Operationalizing Data Security in the Cloud at Scale - Data Classification Explained Part 1
Data Classification - The Open Raven Way
To some, the word “classification” evokes shadowy documents stamped “Top Secret.” At Open Raven, classifying data means determining what types of information are stored in certain places. Does a database table contain credit card information? Does a chat transcript contain someone’s social security number? Does a log file contain a password or access key? Knowing where sensitive data are stored is an essential first step toward remediating issues that could lead to data leaks or breaches.
Open Raven provides over 200 built-in data classes—that is, definitions for identifying types of data with potential security implications, from driver’s license numbers to private health information to encryption keys. Our platform also enables users to design custom data classes to look for specialized or company-specific data types. And, we regularly add new data classes based on research and customer needs. Our platform offers a robust solution for classifying petabytes of data accurately and efficiently.
The aim of this blog series is to explain our core principles, systems, and methods for classifying sensitive data residing in unstructured and structured cloud data stores at scale. In this first post, we’ll look at the principles behind Open Raven’s data classification system, our methods, and improvements made since we launched the Open Raven Data Security Platform in 2020. In future posts, we’ll go into more depth about these topics and show how Open Raven’s classification system is at the forefront of data security.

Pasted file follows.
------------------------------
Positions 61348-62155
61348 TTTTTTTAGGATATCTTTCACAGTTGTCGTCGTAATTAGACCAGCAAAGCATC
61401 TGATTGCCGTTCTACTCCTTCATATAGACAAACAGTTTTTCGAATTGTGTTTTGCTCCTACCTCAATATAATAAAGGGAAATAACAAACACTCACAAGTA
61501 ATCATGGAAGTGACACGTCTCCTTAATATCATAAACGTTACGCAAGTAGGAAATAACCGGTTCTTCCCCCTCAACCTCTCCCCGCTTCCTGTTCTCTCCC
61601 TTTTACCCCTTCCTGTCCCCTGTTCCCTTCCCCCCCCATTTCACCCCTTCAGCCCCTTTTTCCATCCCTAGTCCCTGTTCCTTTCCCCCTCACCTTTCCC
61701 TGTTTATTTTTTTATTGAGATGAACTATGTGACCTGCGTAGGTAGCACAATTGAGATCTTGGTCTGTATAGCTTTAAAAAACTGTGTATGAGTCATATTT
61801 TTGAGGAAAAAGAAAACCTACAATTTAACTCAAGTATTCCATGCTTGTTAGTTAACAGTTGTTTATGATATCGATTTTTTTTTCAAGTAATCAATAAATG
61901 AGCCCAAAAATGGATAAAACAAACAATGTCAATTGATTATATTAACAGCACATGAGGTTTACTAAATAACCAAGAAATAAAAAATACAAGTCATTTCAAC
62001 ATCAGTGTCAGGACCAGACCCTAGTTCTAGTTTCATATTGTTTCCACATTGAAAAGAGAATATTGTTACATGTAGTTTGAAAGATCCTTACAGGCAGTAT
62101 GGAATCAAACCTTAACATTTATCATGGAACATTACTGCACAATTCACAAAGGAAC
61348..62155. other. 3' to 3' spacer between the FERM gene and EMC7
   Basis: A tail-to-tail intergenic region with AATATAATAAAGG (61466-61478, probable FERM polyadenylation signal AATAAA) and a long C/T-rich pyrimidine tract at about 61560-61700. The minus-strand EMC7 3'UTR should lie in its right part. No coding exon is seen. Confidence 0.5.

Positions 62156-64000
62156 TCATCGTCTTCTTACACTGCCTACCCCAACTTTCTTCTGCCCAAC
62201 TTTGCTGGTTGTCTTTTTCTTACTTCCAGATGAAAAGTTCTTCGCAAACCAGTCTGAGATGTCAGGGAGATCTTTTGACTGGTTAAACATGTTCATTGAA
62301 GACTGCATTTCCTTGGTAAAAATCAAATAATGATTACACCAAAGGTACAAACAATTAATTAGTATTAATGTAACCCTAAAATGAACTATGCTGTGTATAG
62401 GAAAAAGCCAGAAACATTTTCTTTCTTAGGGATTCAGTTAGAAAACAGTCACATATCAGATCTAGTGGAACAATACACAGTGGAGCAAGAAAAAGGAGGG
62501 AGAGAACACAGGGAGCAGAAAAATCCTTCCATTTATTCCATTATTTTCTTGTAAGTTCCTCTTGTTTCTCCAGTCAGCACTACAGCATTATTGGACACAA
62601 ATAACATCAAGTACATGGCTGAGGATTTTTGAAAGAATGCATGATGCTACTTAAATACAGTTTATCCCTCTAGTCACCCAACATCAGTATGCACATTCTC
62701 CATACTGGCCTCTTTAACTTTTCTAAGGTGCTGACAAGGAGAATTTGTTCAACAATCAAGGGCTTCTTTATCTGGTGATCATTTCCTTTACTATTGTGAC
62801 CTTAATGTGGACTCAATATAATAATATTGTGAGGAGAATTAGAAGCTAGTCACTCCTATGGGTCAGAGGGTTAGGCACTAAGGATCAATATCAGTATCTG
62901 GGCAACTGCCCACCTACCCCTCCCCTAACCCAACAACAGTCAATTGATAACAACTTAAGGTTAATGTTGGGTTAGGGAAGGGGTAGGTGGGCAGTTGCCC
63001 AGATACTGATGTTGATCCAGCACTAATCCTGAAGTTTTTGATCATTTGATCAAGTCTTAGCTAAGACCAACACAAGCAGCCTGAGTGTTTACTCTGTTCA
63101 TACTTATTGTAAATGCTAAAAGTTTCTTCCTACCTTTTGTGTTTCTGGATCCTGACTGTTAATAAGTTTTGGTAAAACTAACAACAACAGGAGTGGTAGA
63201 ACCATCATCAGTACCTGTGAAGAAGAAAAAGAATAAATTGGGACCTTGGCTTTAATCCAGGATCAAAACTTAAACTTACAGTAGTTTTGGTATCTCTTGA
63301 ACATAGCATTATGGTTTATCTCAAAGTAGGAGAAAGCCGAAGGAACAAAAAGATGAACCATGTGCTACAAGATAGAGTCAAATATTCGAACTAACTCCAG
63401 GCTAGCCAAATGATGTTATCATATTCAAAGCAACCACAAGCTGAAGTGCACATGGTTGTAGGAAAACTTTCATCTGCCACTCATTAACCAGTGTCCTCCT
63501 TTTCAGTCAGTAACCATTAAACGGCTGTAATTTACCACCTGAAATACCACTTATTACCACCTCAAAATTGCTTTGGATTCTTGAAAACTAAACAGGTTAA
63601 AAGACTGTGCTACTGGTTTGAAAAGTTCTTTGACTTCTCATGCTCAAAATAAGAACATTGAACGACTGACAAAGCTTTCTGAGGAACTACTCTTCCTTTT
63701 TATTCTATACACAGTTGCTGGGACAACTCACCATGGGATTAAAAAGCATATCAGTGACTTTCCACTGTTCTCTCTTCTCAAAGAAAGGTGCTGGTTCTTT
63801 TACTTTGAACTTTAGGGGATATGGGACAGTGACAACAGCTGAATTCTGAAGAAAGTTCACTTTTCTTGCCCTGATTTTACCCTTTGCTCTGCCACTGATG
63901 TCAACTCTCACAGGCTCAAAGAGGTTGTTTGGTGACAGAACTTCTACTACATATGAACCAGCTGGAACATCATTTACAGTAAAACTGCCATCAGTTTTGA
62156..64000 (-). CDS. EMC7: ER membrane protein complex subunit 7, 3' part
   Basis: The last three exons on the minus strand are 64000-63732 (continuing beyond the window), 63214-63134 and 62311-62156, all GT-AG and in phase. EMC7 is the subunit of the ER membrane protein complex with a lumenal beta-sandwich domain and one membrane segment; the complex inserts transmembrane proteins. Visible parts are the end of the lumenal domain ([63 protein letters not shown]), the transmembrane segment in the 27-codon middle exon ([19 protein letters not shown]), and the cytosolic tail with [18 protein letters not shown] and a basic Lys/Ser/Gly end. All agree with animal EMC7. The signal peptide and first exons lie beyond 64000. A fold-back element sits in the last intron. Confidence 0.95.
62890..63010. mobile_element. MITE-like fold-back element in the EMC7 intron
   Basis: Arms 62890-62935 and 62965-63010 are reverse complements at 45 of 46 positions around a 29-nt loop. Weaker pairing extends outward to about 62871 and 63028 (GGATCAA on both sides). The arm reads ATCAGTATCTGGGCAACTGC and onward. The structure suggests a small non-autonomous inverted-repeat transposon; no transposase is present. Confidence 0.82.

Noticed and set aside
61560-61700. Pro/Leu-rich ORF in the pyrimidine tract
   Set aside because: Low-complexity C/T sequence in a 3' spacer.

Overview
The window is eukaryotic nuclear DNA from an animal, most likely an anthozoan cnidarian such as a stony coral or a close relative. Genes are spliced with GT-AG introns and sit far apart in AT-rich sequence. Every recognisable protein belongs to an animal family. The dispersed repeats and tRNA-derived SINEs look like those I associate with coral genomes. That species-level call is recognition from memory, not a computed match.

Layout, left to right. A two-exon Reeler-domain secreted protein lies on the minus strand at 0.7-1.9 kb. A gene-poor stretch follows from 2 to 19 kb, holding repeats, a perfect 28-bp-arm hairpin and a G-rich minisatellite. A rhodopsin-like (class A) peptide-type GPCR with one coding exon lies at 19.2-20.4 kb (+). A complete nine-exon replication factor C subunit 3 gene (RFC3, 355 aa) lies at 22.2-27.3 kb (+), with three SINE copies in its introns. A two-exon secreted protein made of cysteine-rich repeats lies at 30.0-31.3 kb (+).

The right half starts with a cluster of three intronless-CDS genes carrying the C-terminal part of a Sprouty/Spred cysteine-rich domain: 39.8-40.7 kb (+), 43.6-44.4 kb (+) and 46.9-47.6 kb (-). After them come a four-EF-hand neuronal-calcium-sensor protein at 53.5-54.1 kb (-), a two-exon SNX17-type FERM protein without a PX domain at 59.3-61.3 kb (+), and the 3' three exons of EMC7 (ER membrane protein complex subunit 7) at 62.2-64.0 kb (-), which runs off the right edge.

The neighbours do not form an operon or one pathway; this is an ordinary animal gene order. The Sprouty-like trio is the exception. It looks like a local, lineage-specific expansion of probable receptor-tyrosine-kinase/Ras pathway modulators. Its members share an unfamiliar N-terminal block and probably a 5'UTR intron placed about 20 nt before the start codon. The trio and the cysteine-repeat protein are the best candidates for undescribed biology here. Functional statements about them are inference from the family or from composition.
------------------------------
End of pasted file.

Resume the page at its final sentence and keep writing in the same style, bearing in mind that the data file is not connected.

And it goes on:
Open Raven’s data classification methods follow three main principles: security, efficiency, and accuracy.
Open Raven’s platform is built from the ground up with security in mind. The design of our classification engine ensures that sensitive information never leaves customer environments—all processing is done within customer accounts and without creating persistent copies of the data.
In today’s cloud environments, data classification speed is not just a matter of convenience. Many of our customers have multiple petabytes of data in their accounts. If analysis takes more than a few microseconds per kilobyte, then getting through such a large volume of data would simply be impossible. Our data classification is fast enough to handle petabytes of data without sampling, so that our users can be assured that nothing was missed.
Robust, secure data analysis is of little use if the results aren’t accurate. Effective data classification must have a high recall rate—that is, it must not fail to identify sensitive data in the objects it scans. In other words, false negatives. Equally important is avoiding false positives. Since no one wants to wade through hundreds of incorrect results to find what they really care about, data classification should only raise alarms for real results. At Open Raven, we routinely run experiments on real and synthetic data sets to ensure that our data classes are highly accurate.
How Our Data Classification System Works